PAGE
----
I’m headed to Berlin in three days. This is my first trip to Europe. I decided to brush up on my history since I could only remember a few general WWII facts. Berlin’s history is dark and as a result, it’s citizens are conflicted about their collective identity. Which events/buildings/sites should be memorialized? Which should be buried in the past?

Imagine experiencing multiple traumatic events in one lifetime with your siamese twin: you want to deny these events occurred and your twin wants to talk about them often in order to find some peace. You are constantly trying to negotiate which part of your “story” is real and how that affects your identity. Heavy subject matter.

There is no “right” or “wrong” way to define your identity. The important thing is to be at peace with whatever story you claim. Eff the funk and proudly state who you are and what you represent. Baby you were born this way! When you don’t claim your identity, you spend your days walking around in another man’s shoes. That’s when things get messy. Maintaining a false identity is grueling. In a crowded room it’s easier to pull off faux fur than it is to pull off “faux genuine,” with or without the designer label.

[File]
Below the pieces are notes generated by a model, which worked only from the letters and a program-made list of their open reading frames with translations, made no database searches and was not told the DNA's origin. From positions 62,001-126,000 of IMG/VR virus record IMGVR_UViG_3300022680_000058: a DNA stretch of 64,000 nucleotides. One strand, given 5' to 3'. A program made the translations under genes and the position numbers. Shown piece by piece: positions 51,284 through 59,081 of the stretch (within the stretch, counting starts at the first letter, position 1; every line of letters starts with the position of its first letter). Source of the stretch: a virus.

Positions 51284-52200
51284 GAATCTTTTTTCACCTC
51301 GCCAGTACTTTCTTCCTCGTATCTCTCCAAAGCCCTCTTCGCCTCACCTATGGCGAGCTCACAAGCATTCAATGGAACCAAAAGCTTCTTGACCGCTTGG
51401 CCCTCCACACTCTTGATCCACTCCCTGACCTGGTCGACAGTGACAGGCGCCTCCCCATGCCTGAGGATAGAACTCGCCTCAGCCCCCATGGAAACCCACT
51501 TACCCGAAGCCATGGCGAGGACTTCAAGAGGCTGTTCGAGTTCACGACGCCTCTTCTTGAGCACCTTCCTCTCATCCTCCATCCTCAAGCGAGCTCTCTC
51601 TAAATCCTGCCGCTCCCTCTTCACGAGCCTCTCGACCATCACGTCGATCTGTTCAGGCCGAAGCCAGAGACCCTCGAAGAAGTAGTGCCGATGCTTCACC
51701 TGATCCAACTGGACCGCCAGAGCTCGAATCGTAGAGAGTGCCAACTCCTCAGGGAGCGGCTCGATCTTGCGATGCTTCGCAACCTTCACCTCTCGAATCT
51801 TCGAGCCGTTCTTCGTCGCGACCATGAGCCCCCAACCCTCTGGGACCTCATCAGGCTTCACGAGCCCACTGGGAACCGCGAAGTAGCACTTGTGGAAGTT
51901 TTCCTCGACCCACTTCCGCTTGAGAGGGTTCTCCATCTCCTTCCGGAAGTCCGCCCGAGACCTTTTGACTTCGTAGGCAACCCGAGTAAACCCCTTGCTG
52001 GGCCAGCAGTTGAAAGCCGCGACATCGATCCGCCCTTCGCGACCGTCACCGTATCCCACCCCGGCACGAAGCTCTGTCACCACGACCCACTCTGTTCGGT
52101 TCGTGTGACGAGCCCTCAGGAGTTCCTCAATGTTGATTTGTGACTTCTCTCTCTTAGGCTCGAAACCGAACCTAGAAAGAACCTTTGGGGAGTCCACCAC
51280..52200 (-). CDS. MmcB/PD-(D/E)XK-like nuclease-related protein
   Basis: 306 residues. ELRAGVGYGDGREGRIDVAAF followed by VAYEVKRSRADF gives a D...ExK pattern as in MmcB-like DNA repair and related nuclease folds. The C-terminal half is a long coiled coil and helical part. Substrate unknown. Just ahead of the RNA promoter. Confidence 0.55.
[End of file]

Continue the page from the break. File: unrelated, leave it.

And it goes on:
Do what you say.

Say what you mean.

Mean what you say.

Say what you do.


Many thanks to Professor Karen Cardozo-Kane, Ph.D. for her insightful and challenging courses centered around identity and trauma.